Divorce Guide

Divorce Guide

Does a married couple have to live apart to get a divorce?

Does a married couple have to live apart to get a divorce is an very important question.

Yes, a married couple has to live separately to get a divorce. It is not a compulsory condition, but it helps getting divorce easily. It gives more validity to the divorce in case the two plaintiffs have a separate address. It helps more in case of contested divorce cases.

In many states, the law requires the couple to stay separately for a certain period before granting a divorce. This separation period is termed as cooling off time wherein both the parties can do some serious thinking.

In certain states, if you are filing for a no fault divorce, you need to be separated for a certain time. This is trial separation. It is like testing the arrangement of living separately for a while before a decision to stay together or getting a divorce is made. This separation is informal and not court ordered. Trial separation lasts for a few months, weeks to several days. The intention behind such separation is limited and no decisions about property, child support, spousal support, etc are decided. Many trial separations result in reconciliation and there is no separation in the case.

In trial separation, one of the partner is staying with friends or family until both of them decide to take some decision. Any debt or property is jointly owned.

In such separations, the couple may live apart, still have joint lives for most part, and not divide anything. They may have joint checking accounts, credit cards, etc. you will have to see the laws in your state for trial separation regarding debts and property.

In case you want to be classed to be separated you can be separated even when you stay under one roof. In this case you should arrange household such that you no longer sleep and eat together. Do not do domestic chores together like ironing, washing, cooking, etc.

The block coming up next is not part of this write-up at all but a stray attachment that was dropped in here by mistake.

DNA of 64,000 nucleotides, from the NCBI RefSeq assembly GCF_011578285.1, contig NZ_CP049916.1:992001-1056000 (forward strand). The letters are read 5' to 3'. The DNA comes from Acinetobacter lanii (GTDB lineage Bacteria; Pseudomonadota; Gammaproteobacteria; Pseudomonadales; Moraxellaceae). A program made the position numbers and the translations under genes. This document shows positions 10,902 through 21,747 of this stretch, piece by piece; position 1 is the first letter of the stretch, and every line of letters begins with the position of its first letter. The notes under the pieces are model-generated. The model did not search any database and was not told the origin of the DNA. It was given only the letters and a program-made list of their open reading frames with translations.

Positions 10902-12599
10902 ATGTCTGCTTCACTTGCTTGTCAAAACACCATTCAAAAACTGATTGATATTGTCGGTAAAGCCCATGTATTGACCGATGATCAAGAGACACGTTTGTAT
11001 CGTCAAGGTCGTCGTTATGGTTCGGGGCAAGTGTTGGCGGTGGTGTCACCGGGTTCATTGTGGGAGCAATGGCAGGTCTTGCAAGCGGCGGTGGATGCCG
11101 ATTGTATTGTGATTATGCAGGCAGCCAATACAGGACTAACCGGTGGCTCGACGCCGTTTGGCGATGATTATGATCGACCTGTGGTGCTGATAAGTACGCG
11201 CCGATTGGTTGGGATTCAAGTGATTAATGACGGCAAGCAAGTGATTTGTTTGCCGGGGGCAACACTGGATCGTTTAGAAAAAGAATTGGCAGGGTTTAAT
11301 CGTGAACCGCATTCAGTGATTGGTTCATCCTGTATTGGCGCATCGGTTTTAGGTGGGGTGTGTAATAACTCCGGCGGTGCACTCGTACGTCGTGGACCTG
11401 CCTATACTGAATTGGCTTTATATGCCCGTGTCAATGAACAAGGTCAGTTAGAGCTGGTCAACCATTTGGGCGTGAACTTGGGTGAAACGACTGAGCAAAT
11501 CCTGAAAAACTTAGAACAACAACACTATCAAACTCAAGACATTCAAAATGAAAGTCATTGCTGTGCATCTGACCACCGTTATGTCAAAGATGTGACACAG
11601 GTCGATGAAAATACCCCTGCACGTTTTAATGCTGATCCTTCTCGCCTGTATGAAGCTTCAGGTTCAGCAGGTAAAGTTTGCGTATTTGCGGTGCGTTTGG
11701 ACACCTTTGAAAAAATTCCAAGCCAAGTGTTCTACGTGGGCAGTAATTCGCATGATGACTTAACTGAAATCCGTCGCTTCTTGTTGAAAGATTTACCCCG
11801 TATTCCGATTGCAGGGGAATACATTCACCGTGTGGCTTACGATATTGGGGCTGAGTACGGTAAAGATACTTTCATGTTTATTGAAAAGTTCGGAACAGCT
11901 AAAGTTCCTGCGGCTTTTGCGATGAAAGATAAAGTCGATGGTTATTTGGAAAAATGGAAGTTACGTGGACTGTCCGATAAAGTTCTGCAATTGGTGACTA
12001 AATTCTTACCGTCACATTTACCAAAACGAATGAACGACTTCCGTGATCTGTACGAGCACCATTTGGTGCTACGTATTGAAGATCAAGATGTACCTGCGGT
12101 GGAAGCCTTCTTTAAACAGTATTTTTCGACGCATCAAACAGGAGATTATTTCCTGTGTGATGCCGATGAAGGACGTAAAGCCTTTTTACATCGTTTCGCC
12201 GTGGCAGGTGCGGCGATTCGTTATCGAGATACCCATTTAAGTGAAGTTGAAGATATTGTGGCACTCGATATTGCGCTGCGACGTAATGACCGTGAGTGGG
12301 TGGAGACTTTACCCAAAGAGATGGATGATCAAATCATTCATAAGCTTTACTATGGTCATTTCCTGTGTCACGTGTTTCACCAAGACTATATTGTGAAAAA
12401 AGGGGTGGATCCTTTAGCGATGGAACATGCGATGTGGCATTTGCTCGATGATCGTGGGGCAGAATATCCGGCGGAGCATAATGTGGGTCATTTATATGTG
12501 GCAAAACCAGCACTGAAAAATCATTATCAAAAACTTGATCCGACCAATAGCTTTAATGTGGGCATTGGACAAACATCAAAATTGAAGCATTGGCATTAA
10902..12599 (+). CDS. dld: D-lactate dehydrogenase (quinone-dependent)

If one of the spouses have deserted the other for more than two years it is called as desertation and it can be used as a ground for getting divorce. In this case, desertation means, leaving the spouse without consent and without a good reason.

Two years separation:

In case the spouses are living separate for two or more years and the spouse consents to divorce. This kind of divorce is called as no fault divorce. The spouses may have some periods of living together and t should not add more than six months. It should also be followed by living apart for at least two years altogether.

Five years of separation:

The couple must have stayed separately for more than five years and in such cases the spouses may not need to agree for the divorce. The spouse cannot defend this petition but may request the court to refrain from granting the final decree as there may be a major financial or other thing involved.

You should check the laws in your state regarding divorce and separation. The period for separation to be taken as a ground for divorce may vary according to the state you live in.

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